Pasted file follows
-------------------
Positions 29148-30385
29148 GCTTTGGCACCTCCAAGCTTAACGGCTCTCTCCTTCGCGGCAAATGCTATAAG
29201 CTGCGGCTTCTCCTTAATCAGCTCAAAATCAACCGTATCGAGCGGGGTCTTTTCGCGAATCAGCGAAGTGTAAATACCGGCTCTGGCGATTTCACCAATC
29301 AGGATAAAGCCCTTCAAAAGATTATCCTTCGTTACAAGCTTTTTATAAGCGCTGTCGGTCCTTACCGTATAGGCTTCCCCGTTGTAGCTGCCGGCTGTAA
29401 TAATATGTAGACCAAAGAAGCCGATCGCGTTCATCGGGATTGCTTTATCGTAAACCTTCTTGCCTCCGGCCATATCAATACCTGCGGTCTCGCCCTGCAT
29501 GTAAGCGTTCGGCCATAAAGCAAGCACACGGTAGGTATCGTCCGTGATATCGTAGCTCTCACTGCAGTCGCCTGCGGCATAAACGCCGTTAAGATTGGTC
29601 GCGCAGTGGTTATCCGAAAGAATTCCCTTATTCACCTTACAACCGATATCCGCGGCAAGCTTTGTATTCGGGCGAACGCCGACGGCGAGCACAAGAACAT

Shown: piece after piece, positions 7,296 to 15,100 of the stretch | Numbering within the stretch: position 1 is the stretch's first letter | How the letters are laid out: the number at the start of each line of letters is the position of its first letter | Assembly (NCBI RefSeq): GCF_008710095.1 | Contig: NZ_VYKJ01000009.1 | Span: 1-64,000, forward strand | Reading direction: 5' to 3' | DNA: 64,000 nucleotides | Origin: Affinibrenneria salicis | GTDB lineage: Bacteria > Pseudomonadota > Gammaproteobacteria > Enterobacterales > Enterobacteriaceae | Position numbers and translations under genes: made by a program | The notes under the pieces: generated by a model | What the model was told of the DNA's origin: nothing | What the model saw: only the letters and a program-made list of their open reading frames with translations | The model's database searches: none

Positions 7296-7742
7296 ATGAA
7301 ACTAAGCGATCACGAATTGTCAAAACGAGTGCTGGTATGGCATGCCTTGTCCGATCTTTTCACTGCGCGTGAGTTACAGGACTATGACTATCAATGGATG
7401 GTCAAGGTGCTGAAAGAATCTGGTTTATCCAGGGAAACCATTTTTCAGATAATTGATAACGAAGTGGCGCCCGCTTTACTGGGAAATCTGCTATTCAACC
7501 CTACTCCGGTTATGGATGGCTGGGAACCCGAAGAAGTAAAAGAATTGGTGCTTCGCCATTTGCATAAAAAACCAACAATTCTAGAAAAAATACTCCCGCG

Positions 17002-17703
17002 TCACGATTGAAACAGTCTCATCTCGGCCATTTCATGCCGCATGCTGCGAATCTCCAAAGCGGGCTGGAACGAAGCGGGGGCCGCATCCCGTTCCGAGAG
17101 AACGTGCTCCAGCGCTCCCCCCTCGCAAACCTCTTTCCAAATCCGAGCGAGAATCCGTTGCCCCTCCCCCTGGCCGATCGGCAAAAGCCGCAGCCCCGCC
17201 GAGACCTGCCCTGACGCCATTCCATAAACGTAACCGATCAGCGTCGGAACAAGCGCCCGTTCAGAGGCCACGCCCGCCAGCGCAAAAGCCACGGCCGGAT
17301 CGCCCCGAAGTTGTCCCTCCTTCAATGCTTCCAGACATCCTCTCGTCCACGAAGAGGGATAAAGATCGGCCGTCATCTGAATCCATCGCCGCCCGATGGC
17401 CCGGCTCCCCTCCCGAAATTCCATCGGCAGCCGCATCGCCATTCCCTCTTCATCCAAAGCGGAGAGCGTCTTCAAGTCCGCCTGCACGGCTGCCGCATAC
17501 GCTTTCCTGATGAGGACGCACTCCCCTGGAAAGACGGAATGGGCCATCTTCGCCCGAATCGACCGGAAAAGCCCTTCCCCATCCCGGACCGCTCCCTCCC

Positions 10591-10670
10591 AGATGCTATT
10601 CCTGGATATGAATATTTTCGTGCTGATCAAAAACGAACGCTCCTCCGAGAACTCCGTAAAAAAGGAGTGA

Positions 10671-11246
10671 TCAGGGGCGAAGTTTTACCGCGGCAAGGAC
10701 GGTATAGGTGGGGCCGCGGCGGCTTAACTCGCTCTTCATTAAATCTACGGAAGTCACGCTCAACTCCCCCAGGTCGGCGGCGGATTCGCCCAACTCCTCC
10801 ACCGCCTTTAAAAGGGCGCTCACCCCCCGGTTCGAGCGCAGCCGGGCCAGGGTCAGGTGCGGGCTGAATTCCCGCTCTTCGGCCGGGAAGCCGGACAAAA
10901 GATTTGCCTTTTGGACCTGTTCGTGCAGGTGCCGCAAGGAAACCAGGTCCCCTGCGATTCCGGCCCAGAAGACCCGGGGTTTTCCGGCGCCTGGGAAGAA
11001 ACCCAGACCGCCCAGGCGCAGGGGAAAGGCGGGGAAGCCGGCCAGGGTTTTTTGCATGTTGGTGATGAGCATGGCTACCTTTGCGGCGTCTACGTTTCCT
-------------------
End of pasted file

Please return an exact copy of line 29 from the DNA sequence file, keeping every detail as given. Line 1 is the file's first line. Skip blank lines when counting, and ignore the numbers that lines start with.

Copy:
11001 ACCCAGACCGCCCAGGCGCAGGGGAAAGGCGGGGAAGCCGGCCAGGGTTTTTTGCATGTTGGTGATGAGCATGGCTACCTTTGCGGCGTCTACGTTTCCT